Examining the Advancement Via Individual Determination (AVID) program using the framework of social capital theory a case study of the AVID program in a high-achieving, suburban high school
This qualitative case study examined the Advancement via Individual Determination (AVID) program in a high-achieving, suburban high school using the foundation of social capital theory. The researcher investigated how students' participation in AVID, specifically their relationships with their AVID teacher and other AVID students, affected their behaviors and achievement in high school along with their plans for attending a post-secondary institution.
Five years ago, Bill Gates called America's high schools "obsolete," and, more recently, he testified before the Congress that "every student in America should graduate from high school ready for college, career, and life. "Every child," Gates stated, "no exceptions" (Alliance for Excellent Education, 2007). This notion of preparing every child in America and overcoming their demographics, family backgrounds, and economic hardships is continuing to burden America's public high schools. In this era of accountability, high schools are faced with the monumental undertaking of graduating all of its students and preparing them for post-secondary success while at the same time meeting the requirements set forth by the federal mandate No Child Left Behind (NCLB).
To achieve both of these lofty goals, high schools must provide all of its students, especially those who are labeled at-risk, with an appropriate and rigorous instructional program coupled with effective safety nets and interventions designed to provide students with the support they need to be successful academically. Many schools, even those that are high-achieving and positioned in affluent, suburban communities, have pockets of students who are in need of additional support from the school setting in order to succeed.
Nationwide, high schools are implementing various programs and intervention systems to enhance student achievement, improve graduation rates, and increase college enrollment. One program that has received recent attention and documented success in numerous high schools is the Advancement via Individual Determination program or AVID. AVID was created especially for students who have historically failed in the educational system by providing them with a core of academically challenging courses and a comprehensive support system at school.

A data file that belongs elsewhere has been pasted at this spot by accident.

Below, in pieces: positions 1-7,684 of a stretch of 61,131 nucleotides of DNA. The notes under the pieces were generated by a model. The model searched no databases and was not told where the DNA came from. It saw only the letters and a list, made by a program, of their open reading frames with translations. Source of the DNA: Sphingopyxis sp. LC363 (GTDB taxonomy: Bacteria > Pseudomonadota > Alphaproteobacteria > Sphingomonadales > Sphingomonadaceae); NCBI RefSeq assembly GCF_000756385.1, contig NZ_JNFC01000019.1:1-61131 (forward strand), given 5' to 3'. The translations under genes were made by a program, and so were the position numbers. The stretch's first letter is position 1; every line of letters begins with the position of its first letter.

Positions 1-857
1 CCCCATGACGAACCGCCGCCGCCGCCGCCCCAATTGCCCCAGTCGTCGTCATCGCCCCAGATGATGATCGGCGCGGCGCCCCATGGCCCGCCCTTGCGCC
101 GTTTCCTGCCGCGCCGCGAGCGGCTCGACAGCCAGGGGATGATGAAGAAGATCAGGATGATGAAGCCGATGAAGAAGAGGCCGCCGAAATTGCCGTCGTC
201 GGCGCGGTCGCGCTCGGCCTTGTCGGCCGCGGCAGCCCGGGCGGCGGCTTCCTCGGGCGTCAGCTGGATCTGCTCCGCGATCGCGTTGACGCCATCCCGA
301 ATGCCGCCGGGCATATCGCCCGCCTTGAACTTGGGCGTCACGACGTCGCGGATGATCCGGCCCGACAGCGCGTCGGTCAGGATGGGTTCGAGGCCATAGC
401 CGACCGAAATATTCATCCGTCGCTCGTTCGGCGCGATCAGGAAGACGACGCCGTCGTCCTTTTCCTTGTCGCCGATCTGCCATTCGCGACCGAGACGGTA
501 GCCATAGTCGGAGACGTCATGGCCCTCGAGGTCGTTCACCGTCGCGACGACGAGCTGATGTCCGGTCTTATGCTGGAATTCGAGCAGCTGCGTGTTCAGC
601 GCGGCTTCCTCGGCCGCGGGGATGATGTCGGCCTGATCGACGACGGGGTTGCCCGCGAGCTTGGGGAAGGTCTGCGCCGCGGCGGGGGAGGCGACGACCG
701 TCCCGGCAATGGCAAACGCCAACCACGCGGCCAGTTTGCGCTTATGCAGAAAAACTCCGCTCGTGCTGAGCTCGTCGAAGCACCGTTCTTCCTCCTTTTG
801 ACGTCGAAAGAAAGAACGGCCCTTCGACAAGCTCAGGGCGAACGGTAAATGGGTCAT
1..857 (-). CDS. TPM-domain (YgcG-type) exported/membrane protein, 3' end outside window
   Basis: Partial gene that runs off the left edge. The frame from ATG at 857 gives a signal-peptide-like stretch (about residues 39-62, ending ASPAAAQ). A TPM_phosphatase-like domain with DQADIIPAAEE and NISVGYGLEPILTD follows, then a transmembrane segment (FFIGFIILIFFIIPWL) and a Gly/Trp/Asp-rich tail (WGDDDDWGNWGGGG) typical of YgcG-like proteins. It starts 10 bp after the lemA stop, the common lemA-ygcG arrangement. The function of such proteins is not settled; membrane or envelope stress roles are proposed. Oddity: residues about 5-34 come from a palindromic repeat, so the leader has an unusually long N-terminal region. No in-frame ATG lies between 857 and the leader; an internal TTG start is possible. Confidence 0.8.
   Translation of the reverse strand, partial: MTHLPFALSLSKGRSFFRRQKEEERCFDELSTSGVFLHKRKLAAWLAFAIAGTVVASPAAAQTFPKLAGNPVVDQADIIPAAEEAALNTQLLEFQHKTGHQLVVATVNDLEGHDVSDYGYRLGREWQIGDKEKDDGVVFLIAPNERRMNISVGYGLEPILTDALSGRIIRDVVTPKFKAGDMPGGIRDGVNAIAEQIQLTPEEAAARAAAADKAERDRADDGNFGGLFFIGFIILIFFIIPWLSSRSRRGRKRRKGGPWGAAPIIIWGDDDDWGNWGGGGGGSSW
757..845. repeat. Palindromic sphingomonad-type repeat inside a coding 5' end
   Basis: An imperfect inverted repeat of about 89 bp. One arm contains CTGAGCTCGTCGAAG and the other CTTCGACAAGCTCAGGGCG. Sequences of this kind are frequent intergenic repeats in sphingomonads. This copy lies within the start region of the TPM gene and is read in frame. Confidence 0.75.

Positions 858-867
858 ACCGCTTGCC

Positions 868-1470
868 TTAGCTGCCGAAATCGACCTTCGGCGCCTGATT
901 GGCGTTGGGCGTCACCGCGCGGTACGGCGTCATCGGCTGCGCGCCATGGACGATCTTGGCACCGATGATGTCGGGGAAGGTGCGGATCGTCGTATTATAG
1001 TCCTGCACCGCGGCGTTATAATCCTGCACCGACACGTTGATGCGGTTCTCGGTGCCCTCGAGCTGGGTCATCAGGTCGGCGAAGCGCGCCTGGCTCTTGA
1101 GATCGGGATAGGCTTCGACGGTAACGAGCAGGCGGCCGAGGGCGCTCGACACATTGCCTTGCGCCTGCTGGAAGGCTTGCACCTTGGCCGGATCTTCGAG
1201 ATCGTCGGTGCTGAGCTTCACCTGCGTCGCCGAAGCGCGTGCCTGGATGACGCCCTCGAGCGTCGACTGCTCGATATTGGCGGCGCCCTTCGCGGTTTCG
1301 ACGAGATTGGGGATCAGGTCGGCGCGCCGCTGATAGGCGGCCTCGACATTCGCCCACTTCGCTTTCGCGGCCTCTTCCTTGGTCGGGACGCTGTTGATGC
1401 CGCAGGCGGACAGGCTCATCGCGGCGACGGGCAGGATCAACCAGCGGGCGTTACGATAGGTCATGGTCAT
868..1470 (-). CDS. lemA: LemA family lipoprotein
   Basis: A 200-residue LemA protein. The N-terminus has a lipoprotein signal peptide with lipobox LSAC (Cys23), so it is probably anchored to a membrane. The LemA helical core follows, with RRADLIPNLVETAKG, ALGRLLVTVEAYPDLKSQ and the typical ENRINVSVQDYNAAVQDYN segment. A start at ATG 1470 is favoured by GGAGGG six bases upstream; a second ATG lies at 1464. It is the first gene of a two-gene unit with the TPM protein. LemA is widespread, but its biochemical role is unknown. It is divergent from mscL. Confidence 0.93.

The primary data source for this qualitative study was semi-structured interviews with 12th grade AVID students. Additionally, the researcher observed the students on multiple occasions in their AVID class. These interviews and observations provided an in-depth look of the AVID program and how it has influenced the students' educational experiences during high school.
The purpose of this qualitative case study was to gather the perspective of the AVID program through the lens of the students who were part of the program. The goal was to investigate the AVID program with a focus on the students' acquisition of social capital in the school setting from adults and their peers. Recently, social capital is receiving educational policy attention relating to how it can be a collective resource that can facilitate the academic success of students in schools. This study analyzed the AVID program and the possibility of utilizing the ideas associated with social capital to improve educational outcomes in a high school setting.
The qualitative nature of the study contributed to the body of literature about the AVID program by providing data directly from the students' perspectives and experiences. This case study was intended to provide insight to other school districts that are similar in makeup to the one that was studied. The outcome of this study, regarding the implementation of the AVID program in a high, achieving, suburban high school, can provide similar schools with information about a possible intervention program to improve the educational success of at-risk students who have historically failed in the school setting.
Advanced Placement program;
0533: Secondary education